one of ebbf’s open positions. With this article he starts his role as ebbf journalist of meaningful stories.
“When many people think about business, they often envision an environment that is managed based upon a traditional model of command and control. The agenda is set by executives and managers, who control the business operations in a top down manner. Employees frequently are given their marching orders and are expected to perform based upon parameters set by their bosses. While consultation and its close cousin collaboration have a value, they are typically not listed as key elements of that traditional management style.
Over the last 30 years, however, business has undergone critical changes. Perhaps the most important is that management by command and control in numerous leading companies is giving way to a new model that can be looked at as management by collaboration and consultation. The driving factor for this change has been powerful computing devices and communication systems that have ushered in today’s age of networked intelligence.
Age of Networked Intelligence
In their pioneering books, Wikinomics (2006) and Macrowikinomics (2010), authors Don Tapscott and Anthony Williams identified five principles for the age of networked Intelligence as follows:
In their books, they explore how the printing press, back in the 15th century, revolutionized the world by putting information into the hands of millions of people. They wrote, “Eventually a rising class of informed and powerful businessmen, professional soldiers, and intelligentsia in countries like France and in the British colonies demanded a new kind of economy and new forms of rule free from the old power of the Church and feudal nobility.”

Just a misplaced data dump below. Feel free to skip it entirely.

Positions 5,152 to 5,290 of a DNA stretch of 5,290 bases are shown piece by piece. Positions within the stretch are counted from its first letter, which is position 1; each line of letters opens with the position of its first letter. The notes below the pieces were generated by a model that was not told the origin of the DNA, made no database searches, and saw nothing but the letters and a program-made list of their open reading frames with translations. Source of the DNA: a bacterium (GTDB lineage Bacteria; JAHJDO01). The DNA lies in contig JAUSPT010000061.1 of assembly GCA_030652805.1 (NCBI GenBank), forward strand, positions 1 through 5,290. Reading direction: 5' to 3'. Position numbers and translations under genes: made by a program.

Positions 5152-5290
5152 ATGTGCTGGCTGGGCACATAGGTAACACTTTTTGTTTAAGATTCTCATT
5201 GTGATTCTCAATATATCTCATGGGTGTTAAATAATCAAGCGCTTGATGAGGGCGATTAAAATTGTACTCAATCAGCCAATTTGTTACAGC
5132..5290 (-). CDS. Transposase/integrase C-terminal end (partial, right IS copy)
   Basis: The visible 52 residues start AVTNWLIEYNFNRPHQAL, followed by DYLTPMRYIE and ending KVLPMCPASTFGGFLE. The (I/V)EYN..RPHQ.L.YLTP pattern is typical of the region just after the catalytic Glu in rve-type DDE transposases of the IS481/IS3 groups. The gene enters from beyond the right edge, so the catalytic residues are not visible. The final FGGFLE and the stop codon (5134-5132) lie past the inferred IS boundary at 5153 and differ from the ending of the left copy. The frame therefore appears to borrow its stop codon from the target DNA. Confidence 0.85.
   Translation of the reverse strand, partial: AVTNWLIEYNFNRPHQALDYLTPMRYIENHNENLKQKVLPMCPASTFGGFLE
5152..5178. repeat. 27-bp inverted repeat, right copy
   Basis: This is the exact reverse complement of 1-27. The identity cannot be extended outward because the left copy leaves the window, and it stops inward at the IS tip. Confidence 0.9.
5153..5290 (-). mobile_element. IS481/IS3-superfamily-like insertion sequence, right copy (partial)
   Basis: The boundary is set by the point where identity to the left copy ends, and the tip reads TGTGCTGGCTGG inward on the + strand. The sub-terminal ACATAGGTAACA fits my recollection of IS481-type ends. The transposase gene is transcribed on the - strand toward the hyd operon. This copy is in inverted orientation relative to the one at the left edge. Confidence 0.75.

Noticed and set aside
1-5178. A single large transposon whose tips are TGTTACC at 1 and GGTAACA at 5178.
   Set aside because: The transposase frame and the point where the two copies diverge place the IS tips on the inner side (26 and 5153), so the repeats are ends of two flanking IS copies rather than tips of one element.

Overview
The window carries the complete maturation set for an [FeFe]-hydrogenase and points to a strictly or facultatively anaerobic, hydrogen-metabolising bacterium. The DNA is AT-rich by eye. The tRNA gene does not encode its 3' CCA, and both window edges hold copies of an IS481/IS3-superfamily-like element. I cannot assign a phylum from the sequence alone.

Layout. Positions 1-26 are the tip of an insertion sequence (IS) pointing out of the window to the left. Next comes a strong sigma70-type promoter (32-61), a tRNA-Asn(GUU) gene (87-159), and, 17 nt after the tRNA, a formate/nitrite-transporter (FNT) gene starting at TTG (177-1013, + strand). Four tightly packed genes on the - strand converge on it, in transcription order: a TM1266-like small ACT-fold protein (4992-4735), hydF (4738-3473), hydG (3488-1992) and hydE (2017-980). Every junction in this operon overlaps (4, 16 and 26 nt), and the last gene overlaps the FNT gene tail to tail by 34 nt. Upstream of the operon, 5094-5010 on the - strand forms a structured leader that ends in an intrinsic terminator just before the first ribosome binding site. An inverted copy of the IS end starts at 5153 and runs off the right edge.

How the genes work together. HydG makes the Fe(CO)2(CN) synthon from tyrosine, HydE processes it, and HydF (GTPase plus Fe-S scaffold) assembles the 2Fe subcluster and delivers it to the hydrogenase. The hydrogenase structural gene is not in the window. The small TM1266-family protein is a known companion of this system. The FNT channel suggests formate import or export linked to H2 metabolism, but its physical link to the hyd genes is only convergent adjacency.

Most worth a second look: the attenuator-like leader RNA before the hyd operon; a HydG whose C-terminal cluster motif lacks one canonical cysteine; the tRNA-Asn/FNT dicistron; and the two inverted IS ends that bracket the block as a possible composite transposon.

They continued, “Thanks largely to the Internet we are crossing a similar chasm today. Long-standing monopolies and power balances are once again being challenged as more people from more regions of the world now connect, collaborate, and compete on the global stage … In the long run we will look back at this period as a time when the world began a historic transition from industrial capitalism to a new kind of economy based on new principles and new ways of thinking and behaving.”
Collaboration and Consultation at its Core
In an interview last year with one of the Internet’s founders, Vinton Cerf, he answered a question about the Internet founders’ vision for controlling the Internet as follows:
It was never about control. It was about building something that could grow to a much larger scale. … The funding [from the US government] was used to create an environment of collaboration and sharing — starting with the ARPANET and continuing with the Internet. This was always about facilitation, not about control … The program managers at DARPA and NSF were particularly focused on this process of fashioning a bottom-up, facilitative environment. The program managers, starting with Bob [Kahn] and me and going on to Stephen Wolff [at NSF] among others guided the development community towards collaborative processes. As the Net and its institutions grew, the government agencies were able to shift responsibility to these multi-stakeholder, bottom-up processes. I think the story is more about the choice of the government program managers to facilitate this process rather than one of ceding control.”
Integral to Today’s World
The bottom line is that consultation and collaboration are not just critical skills to master in today’s networked world. They are the core skills of a new style of management – management by collaboration and consultation – that is now practiced at numerous leading companies globally. These organizations thrive by engaging their employees at every level of their business by listening to them carefully and making them a critical part of the planning and operations processes as well as by bringing in experts from the outside to contribute their perspective. ”
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 Tapscott, Don and Anthony D. Williams, Macrowikinomics, Portfolio/Penguin, New York, NY, 2010, page 23-24.
 Ibid., page 24.
 Vint Cerf is credited with co-developing the Internet’s key protocol, TCP/IP, and also played a critical role in the Internet emerging from a tiny network for academics into today’s global powerhouse. I conducted the interview with Cerf while serving as the Senior Researcher for a paper written by Don Tapscott and Lynn St. John for the Global Solutions Network project entitled, The Remarkable Internet Governance Network. The paper, which explores how the Internet is governed and why it’s important, is available at http://gsnetworks.org/research_posts/the-remarkable-internet-governance-network-part-i/.
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